What is the worst-case scenario for when Brexit finally occurs? How can companies mitigate these risks?

The worst-case scenario is that there is no agreement, meaning the immediate implementation of a ‘hard’ Brexit. It would be unlikely that all changes to licencing, legal entity generation and packaging would be completed in time and as such medicinal product supply chains would be immediately impacted. These delays could have wider impact on medicines in cold chain as they could become damaged and unsafe, which could potentially lead to rationing of critical medicines.

What (if any) trends have occurred where pharmaceutical contract providers have tried to mitigate risks associated with leaving EU? Have UK companies started to re-locate to the EU so they can continue to operate separately to UK?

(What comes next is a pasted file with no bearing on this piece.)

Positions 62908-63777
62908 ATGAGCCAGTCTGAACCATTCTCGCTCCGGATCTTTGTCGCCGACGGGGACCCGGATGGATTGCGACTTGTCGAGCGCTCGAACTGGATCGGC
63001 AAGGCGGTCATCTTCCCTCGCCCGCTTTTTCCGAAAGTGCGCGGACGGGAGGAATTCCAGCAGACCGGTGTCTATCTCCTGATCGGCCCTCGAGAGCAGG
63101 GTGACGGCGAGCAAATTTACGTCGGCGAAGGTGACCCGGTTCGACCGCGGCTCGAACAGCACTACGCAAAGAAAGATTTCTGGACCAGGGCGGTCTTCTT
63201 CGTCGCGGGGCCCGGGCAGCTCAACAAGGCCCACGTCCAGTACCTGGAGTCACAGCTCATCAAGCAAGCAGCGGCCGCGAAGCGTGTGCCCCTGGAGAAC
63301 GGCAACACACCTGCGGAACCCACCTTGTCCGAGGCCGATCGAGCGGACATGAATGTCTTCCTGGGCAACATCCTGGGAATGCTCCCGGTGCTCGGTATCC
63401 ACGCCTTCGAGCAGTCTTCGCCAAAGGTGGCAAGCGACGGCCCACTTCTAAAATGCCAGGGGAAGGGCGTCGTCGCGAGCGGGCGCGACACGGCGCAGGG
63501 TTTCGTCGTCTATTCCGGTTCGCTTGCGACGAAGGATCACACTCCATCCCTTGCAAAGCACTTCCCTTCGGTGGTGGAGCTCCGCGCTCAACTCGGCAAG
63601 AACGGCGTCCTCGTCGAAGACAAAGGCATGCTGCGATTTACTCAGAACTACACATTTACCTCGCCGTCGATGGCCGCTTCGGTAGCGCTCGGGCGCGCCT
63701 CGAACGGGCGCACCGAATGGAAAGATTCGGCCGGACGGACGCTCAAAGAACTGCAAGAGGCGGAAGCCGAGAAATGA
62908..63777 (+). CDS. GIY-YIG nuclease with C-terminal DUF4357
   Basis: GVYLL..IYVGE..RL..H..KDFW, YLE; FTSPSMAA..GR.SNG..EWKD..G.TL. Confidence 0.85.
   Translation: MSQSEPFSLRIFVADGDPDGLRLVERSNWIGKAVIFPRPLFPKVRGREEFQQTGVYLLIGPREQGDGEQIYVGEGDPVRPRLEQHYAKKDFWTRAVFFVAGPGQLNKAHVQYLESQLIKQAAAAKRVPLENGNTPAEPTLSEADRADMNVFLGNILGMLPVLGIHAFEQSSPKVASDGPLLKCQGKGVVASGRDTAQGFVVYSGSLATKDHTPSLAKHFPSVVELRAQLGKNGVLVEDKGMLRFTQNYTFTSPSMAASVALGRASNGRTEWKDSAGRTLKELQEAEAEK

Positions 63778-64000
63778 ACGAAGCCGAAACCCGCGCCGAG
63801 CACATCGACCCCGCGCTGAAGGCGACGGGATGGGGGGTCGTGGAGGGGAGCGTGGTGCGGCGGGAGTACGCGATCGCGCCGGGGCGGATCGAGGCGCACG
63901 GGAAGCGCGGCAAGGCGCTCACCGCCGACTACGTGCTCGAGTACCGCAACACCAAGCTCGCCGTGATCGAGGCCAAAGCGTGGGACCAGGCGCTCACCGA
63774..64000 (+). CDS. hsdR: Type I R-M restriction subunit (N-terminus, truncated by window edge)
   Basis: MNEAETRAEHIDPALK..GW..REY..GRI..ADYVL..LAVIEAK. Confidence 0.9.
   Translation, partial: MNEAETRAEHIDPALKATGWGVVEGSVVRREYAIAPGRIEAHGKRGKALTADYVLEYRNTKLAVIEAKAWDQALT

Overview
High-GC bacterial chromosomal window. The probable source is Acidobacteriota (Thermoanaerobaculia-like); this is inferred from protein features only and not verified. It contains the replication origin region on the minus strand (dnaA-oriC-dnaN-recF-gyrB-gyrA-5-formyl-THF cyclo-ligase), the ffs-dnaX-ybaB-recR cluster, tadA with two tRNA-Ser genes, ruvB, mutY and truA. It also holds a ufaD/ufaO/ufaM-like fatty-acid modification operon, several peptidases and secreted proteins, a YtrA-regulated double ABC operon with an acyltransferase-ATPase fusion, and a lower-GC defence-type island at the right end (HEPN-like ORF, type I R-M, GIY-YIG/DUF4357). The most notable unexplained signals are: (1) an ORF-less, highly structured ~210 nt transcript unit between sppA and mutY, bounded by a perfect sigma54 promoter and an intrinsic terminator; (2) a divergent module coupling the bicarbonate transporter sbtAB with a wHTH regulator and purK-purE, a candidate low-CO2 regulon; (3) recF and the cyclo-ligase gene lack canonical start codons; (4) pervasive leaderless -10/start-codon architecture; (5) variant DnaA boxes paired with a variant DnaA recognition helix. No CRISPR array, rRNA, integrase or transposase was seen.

Companies have adopted different approaches to create contingency plans. Some companies have developed joint ventures and co-location of premises in the EU. Other companies have looked to building a new facility and legal entity to provide continuity and contingency for their customers and markets. Due to the complexity of the manufacturing supply chains, not all operations can be moved, and more elaborate mechanisms will need to be developed.

As for the wider European contract services landscape, if the UK is no longer authorised to provide supply then the immediate impact will likely be a lack of capacity within the EU to meet the full demand. This may result in some short-term growth of the EU packaging industry as a result. Unless these strategic decisions have been made, many companies in the EU would be between two and five years away from delivering a full solution. Since we are building a global operation to fit the Brexit model at Wasdell, we expect this will be aligned without impact.

Raman Sehgal is founder of ramarketing